Across most of her high school career, Leigh Duignan made steady progress toward college. She worked to improve her grades, took on a nearly full-time job at a local ice cream shop to start saving for tuition, and joined a computer programming club.
But in her senior year at the Urban Assembly Gateway School for Technology in Manhattan, those plans threatened to unravel. Her dad had a heart attack, and other problems arose that left her without much support at home.
“This year was probably the hardest year of my whole high school career,” Duignan said. “All of these bad things just all happened at once and I really, really wanted to quit.”
Still, last Friday, donning a white graduation gown and a grin, Duignan joined about 100 of her classmates in a celebratory march through Midtown and into the auditorium of New World Stages on 50th Street, where her parents looked on while she officially graduated from high school.
Duignan, 18, is headed to SUNY Polytechnic Institute this fall, and even though her tuition will be covered by a state scholarship, she scraped together over $2,000 working at Eddie’s Sweet Shop in Queens – often staying until midnight or later.
“Financially, things weren’t really great this year. I’d be so tired [after work], but it’d be worth it,” she thought.
Duignan wasn’t the only student at UA Gateway who took on adult responsibilities to help propel herself to graduation. Her classmate, Dorothy Slater, 19, also worked nearly full-time this past year at Buffalo Wild Wings in Midtown to help pay for groceries and to have her own spending money since her mother has a disability and does not work.
Slater even earned enough money to file taxes, which she completed herself with some help from an Urban Assembly staff member.
“I just learned how to deal with it,” she said, regarding the extra responsibilities. “I was just like, ‘This the adult world, and now I’m in it.’”
Slater plans to attend SUNY Plattsburgh starting this summer as part of its Educational Opportunity Program, which helps motivated yet disadvantaged students who don’t meet traditional admissions requirements gain entry to SUNY colleges, and offers additional academic support.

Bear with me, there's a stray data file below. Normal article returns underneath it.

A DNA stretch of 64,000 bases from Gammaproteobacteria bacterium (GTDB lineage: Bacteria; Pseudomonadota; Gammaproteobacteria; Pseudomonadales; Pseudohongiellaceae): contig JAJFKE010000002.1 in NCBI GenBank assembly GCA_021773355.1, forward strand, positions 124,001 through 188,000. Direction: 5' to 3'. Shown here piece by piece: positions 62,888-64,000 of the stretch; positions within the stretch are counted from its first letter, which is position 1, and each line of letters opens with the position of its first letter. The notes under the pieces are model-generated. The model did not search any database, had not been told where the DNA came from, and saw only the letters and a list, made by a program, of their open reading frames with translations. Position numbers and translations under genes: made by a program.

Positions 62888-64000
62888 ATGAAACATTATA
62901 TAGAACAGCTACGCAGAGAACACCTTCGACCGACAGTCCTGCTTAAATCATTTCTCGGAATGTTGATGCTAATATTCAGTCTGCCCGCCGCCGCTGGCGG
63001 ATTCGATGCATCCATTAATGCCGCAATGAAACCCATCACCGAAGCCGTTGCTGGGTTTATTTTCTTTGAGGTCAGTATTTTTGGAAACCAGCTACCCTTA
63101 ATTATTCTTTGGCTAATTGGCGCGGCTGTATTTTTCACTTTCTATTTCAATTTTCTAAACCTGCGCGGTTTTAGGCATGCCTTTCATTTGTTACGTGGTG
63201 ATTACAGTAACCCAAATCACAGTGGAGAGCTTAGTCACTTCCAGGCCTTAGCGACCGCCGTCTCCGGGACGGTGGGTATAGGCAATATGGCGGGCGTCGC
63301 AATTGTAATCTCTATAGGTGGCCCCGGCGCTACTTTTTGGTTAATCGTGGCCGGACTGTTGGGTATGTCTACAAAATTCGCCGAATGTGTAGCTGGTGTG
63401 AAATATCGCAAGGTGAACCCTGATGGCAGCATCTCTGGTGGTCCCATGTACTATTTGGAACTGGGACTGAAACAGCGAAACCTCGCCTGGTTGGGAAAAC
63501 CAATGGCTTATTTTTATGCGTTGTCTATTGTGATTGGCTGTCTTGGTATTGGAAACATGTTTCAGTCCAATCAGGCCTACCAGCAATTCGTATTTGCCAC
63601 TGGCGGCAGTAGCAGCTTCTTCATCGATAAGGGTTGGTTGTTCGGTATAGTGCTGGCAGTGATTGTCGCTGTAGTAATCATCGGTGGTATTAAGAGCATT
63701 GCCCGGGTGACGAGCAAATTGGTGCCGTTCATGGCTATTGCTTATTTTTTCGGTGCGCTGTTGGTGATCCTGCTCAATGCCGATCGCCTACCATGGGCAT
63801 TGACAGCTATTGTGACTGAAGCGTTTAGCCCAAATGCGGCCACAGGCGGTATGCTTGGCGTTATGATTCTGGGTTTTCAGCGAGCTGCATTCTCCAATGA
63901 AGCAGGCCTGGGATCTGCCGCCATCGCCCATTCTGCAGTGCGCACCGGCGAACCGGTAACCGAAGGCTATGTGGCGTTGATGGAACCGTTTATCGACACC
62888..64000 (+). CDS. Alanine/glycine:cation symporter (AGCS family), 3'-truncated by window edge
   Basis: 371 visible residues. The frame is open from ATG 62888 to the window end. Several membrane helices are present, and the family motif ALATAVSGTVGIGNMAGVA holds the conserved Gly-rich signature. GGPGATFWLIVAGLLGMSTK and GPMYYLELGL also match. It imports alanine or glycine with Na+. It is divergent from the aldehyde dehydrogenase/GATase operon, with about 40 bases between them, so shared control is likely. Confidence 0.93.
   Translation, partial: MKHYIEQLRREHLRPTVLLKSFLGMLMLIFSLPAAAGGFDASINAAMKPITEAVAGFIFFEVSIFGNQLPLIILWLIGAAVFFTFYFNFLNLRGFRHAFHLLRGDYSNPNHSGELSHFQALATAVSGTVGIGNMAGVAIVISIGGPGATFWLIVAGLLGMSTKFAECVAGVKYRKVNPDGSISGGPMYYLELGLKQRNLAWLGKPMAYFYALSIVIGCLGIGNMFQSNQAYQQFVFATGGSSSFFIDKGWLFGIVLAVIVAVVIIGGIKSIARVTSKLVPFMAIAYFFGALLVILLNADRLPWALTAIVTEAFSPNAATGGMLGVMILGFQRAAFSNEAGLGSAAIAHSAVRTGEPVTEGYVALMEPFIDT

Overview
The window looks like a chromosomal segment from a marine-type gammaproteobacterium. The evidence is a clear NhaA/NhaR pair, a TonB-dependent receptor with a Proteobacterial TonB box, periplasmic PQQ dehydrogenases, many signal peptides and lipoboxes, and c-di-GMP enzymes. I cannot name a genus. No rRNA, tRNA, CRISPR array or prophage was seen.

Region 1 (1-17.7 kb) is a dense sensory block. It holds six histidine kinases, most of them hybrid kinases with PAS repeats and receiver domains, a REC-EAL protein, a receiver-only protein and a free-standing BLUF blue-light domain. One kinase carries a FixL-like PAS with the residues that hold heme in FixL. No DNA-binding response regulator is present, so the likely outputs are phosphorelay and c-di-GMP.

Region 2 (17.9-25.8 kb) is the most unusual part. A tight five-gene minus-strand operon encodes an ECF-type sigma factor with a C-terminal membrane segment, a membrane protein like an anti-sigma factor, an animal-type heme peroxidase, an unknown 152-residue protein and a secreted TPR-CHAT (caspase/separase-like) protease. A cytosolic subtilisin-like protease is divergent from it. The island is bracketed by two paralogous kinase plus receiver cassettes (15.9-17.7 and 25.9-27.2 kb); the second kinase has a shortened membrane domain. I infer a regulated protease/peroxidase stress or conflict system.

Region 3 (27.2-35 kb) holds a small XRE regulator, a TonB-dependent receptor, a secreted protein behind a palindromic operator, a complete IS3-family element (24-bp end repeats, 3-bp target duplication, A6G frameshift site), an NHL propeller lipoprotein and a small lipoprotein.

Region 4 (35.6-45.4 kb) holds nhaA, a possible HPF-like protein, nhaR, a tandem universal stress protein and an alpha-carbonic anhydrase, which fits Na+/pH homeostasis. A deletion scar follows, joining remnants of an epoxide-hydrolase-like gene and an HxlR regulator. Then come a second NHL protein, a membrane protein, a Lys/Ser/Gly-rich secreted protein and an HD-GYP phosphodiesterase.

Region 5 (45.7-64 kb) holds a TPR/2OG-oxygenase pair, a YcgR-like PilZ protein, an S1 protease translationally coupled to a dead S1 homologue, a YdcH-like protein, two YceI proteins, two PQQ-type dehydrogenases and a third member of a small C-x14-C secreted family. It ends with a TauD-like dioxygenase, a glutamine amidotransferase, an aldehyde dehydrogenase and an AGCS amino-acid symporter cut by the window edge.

The school’s administrators note that while many students overcome challenges, Slater and Duignan are unusual in the adult roles they’ve taken on without losing sight of school.
“They’ve taken advantage of all of the resources available to them,” said Alex Rigney, the school’s director of college counseling. “These guys have put in as much time as any students here.”
In addition to work and school, Duignan joined the after-school club Girls Who Code as a way of exploring her interest in programming outside of male-dominated spaces (roughly 80 percent of students at UA Gateway are men). Slater took on internships that let her explore her interest in graphic design – and both young women participated in College Now, which let them take community college classes while enrolled in high school.
“She’s usually the last one here when I’m locking up at 6 o’clock,” Rigney said of Duignan, noting that she often sticks around to get homework done before leaving for work. “Frankly, I don’t know how she balanced it all.”
School hasn’t always come easily to Duignan. Due to a learning difference, she didn’t master reading until the sixth grade, and has been supported by a learning plan geared for students with disabilities. “I used to look at a book and think, ‘I could never read that,’” she said.
Duignan attributes her high school success partly to extra counseling she got through her individual learning plan, staff members in whom she felt comfortable confiding, and her mentor from the Big Sisters program, who boosted her confidence.
On Friday, the school gave her one last push. In the middle of the graduation ceremony, the school awarded Duignan an extra $5,000 scholarship – the top prize offered this year.
“I’m just in complete awe,” she said moments later, surrounded by her family.
It’s not an entirely easy transition. Slater teared up when asked about the prospect of traveling across the state for college, and leaving her mother behind. “I lived in the city for my whole entire life. It’s an adjustment.”
And while Duignan is looking forward to moving away for school, and escaping the challenges associated with her family life, she still wonders whether she’s completely prepared for college.
“I have no idea,” she said. “I guess we’ll see.”